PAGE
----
26 Apr 2013

Bill changing employment law introduced

4:06 pm on 26 April 2013

The Government plans to give increased rights to employers in a move it says will make employment relationships fairer.

But the Council of Trade Unions (CTU) has denounced the Employment Relations Amendment Bill as an attack on the wages and conditions of workers and says it will take a complaint to the International Labour Organisation.

The bill was introduced to Parliament on Friday and includes policies that the National Party campaigned on in 2011.

Labour Minister Simon Bridges.

Labour Minister Simon Bridges. Photo: NATIONAL PARTY

If passed, the bill would remove the obligation on workers and employers to reach a settlement, allow for partial pay reductions in cases of partial strike action, and would no longer require workers to be covered by collective agreements for their first 30 days in a new job.

Labour Minister Simon Bridges said the bill would speed up the process at the Employment Relations Authority, increase confidence and make it easier to get jobs.

Mr Bridges said fairness is about giving employers some of the same rights enjoyed by workers and their unions.

"Fairness is a two-way street. I think that there are things here where we are effectively saying what's fair for one is fair for the other. Where unions have rights in certain instances, they're also rights that the employers should have around, for example, partial strike action."

But CTU president Helen Kelly believes the bill will remove workers' rights and make it easy for employers to simply walk away from collective agreements.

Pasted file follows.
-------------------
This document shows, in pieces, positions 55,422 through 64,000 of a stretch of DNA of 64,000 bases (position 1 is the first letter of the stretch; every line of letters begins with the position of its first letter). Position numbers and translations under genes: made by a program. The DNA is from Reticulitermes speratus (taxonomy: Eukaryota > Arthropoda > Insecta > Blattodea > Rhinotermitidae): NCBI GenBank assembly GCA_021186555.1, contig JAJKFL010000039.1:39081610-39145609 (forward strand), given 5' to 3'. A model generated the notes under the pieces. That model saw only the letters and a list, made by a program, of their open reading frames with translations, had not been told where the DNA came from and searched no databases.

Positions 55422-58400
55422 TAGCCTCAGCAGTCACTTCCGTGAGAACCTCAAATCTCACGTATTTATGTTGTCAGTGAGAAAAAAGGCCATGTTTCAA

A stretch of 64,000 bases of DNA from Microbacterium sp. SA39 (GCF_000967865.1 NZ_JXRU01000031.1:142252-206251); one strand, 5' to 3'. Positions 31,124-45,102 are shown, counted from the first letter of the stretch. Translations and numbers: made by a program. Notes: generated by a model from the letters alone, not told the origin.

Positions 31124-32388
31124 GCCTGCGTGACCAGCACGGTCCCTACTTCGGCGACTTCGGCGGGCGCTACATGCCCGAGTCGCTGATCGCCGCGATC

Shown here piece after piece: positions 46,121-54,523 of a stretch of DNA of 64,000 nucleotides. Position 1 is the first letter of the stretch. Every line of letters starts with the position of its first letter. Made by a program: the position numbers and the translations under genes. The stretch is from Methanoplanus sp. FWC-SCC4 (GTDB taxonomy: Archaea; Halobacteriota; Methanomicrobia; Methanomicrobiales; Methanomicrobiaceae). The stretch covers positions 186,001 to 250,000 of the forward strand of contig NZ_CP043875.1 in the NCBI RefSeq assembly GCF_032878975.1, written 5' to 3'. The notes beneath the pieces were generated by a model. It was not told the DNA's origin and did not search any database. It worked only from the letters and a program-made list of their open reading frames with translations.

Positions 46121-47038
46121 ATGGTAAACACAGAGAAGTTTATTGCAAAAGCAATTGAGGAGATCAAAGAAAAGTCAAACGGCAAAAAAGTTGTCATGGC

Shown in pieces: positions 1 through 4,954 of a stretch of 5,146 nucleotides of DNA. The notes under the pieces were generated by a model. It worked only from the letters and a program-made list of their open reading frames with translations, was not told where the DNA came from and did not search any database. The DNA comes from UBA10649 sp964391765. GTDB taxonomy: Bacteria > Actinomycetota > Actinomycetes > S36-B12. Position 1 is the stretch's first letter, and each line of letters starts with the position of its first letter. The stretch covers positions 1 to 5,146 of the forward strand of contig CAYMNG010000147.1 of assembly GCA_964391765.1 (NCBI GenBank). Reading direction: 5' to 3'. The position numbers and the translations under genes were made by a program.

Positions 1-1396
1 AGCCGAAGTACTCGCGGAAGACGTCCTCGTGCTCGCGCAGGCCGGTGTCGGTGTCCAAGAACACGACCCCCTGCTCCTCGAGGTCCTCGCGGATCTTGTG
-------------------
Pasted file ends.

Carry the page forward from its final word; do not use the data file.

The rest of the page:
CTU president Helen Kelly.

CTU president Helen Kelly. Photo: SUPPLIED

"What the Government is doing is allowing employers to say, 'I'm not going to bargain, because I don't want to a collective' - and that's a huge change.

"It's right back to the days where employers could promote individual employment agreements instead of having a duty to conclude a collective. It makes good faith bargaining a farce."

Helen Kelly said employers will be able to walk away from collective agreements under the bill.

"The other big thing it does (is) it removes the protection for new workers starting a job. At the moment, they have to be offered the collective for the first 30 days and then they can decide whether to join the union.

"What will happen now is that they'll be offered individual agreements that reduce their pay and conditions - and because of high unemployment, they'll be vulnerable to that and they'll have to accept it."

Ms Kelly said Simon Bridges hides the real effect of the changes by using pretty words like flexibility and choice - but the bill would even remove the tea break.